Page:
"Hearing loss occurs in foals, but it’s rarely reported—probably because people are rarely looking for it," said Monica Aleman, MVZ, PhD, Dipl. ACVIM. But in reality, many conditions common to foals can contribute to or cause auditory dysfunction.

Aleman, an associate professor of medicine and epidemiology at the University of California, Davis (UC Davis), School of Veterinary Medicine, reviewed hearing loss in foals at the 2014 American Association of Equine Practitioners Convention, held Dec. 6-10 in Salt Lake City, Utah.

Because foals’ auditory systems are fully functional at birth, veterinarians can utilize a brainstem auditory evoked response (BAER) test to evaluate hearing ability, she said. This hearing test uses small electrodes placed under the skin of the scalp to detect electrical activity from the inner ear all the way to the brain (auditory pathway) when the horse is exposed to a noise through head- or insert phones.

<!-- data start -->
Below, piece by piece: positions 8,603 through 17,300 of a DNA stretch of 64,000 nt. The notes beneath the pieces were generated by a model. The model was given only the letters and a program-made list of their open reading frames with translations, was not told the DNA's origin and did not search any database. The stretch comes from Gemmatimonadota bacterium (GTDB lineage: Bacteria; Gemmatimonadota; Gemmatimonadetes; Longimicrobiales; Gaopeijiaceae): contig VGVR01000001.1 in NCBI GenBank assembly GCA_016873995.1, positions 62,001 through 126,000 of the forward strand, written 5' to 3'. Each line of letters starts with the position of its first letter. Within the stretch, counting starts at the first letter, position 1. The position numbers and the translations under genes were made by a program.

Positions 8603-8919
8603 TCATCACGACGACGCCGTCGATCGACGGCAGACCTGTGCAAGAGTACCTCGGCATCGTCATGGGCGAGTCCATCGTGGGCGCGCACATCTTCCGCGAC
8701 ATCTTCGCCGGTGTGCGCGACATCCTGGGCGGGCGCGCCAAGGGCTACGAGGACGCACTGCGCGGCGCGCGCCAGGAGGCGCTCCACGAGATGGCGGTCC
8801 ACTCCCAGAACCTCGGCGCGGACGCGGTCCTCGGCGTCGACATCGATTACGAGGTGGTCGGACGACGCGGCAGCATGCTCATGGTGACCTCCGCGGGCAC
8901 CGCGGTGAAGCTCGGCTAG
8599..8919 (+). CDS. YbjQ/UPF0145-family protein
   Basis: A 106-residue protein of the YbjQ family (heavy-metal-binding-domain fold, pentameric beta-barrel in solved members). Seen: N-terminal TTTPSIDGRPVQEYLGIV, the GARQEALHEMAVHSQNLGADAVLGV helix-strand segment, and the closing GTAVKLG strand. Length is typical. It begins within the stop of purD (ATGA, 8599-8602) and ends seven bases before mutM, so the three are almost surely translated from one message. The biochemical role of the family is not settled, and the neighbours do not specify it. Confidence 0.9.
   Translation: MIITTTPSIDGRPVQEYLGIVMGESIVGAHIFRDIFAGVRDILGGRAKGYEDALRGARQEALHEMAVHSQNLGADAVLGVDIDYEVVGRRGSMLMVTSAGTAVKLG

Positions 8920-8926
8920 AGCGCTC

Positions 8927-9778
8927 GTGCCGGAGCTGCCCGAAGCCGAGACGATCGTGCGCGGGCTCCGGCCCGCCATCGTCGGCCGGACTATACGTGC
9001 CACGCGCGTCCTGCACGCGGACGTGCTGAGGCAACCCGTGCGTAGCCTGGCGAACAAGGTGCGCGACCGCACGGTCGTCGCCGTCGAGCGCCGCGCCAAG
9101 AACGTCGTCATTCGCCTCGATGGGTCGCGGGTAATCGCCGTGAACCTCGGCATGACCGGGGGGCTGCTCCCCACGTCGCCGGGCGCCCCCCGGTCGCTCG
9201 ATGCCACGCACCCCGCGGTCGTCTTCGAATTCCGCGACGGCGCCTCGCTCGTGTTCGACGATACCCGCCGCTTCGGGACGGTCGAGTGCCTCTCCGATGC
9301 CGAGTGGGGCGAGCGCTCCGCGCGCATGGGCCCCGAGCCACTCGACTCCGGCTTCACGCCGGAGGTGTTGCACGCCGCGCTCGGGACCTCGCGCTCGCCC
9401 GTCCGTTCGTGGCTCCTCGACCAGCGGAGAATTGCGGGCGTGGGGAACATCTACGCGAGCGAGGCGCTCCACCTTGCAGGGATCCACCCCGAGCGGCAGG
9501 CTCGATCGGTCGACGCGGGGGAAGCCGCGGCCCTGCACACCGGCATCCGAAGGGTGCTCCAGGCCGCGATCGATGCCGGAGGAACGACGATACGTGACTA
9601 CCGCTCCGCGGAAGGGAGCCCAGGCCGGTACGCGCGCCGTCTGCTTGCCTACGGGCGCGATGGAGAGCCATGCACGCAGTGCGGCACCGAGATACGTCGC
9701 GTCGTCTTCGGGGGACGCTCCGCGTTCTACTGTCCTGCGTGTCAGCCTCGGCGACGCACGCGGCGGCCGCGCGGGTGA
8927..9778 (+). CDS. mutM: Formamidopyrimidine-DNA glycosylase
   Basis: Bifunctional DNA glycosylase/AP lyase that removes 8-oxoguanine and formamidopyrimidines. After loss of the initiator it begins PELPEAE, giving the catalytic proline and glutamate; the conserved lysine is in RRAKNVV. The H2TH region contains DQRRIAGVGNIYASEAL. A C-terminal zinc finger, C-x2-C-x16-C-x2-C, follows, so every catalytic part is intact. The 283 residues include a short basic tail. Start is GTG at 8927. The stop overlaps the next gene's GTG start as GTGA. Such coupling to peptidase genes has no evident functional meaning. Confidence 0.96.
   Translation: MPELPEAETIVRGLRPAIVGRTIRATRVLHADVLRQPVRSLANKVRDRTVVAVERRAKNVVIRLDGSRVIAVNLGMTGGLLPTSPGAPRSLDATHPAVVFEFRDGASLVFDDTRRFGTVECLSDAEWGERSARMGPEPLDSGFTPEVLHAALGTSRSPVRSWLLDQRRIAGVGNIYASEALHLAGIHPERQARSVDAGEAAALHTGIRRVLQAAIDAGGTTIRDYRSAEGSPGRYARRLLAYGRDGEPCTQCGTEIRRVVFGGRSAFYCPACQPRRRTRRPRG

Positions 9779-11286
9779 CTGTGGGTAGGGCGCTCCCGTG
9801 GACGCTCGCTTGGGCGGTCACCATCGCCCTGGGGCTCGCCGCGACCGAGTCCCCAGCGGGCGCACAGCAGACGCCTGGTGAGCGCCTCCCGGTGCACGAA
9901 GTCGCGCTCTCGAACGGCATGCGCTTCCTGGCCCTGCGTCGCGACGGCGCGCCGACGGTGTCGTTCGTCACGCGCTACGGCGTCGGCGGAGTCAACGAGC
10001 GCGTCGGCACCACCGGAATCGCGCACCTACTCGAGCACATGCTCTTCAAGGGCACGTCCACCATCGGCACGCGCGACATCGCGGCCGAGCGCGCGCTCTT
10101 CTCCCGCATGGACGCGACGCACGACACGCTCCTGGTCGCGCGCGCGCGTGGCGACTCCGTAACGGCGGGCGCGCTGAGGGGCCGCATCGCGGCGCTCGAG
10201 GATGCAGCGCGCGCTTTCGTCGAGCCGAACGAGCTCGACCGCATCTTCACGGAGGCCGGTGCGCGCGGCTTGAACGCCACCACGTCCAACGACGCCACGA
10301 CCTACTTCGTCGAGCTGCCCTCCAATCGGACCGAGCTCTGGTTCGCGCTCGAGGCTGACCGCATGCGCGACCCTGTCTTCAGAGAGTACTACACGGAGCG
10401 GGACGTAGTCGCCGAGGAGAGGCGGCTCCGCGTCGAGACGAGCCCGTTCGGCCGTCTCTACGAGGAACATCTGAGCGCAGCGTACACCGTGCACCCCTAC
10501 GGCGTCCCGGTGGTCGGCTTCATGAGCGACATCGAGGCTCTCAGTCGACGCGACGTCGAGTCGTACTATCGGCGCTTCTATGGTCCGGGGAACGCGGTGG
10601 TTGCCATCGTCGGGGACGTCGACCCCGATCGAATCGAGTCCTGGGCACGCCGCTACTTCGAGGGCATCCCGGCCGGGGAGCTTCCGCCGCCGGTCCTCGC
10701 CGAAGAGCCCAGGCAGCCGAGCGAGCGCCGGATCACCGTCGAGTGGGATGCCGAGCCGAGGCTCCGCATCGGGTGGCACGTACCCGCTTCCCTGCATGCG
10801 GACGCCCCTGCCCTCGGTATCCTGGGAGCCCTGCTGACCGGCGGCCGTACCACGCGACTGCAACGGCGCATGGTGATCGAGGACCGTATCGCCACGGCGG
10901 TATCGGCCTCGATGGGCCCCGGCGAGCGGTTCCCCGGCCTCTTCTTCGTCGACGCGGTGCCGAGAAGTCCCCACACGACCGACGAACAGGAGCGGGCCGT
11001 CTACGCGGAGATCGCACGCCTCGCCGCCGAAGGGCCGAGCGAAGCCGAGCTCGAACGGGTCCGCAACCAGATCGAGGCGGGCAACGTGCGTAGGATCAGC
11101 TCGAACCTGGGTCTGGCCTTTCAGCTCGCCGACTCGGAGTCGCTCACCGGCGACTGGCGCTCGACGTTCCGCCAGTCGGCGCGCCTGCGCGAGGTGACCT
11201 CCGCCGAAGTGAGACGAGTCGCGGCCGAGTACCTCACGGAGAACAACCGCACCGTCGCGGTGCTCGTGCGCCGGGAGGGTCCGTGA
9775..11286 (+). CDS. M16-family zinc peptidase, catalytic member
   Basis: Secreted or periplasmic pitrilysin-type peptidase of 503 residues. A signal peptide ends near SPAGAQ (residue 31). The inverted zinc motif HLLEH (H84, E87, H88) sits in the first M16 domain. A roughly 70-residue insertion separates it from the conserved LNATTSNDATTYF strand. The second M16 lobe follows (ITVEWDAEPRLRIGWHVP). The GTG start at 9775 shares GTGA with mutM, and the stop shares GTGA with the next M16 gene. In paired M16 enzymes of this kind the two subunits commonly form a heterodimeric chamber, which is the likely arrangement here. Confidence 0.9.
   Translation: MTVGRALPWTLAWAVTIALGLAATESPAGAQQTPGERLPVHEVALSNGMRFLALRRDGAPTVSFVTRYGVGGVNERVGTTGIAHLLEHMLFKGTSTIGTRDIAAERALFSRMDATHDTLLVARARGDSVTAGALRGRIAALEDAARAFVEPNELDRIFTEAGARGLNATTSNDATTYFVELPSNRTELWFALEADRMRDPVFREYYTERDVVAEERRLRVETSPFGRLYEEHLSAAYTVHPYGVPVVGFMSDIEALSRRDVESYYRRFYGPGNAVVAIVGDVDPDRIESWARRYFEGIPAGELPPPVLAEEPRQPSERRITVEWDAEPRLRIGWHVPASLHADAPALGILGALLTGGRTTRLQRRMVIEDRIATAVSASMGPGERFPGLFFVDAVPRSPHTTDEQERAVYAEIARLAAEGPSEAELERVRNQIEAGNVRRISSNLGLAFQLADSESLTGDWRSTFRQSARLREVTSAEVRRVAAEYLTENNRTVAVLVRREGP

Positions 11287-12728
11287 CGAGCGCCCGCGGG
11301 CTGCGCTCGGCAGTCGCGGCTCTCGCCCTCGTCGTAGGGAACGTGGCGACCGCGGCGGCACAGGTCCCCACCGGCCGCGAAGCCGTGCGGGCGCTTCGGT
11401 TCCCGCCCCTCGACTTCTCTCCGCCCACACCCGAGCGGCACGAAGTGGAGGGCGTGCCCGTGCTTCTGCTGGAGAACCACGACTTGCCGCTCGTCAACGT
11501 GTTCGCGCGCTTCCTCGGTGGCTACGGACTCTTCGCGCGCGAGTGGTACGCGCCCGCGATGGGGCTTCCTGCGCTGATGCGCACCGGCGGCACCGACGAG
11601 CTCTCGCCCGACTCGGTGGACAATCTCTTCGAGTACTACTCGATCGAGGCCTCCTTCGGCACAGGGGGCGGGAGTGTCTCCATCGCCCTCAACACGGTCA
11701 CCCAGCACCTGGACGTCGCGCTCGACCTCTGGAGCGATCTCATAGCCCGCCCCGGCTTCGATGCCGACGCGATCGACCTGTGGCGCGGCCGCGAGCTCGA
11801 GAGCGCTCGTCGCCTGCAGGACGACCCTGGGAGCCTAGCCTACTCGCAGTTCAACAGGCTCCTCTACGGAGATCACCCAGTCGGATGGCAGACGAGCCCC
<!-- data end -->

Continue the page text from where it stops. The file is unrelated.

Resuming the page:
Additionally, she said, veterinarians can use a neurologic exam including a sound test, in which the horse hears a single or repetitive loud sound. If the horse reacts to the sound and is able to localize it, he likely has good auditory function. If he reacts to the sound, but can’t seem to determine where it’s coming from, he probably has partial hearing loss. And if the horse shows no reaction whatsoever, his hearing loss is likely complete. Aleman cautioned, however, that this test might not be useful when evaluating critically ill foals’ hearing abilities, as these foals tend to be unresponsive to most external stimuli.

To gain a better understanding of the causes o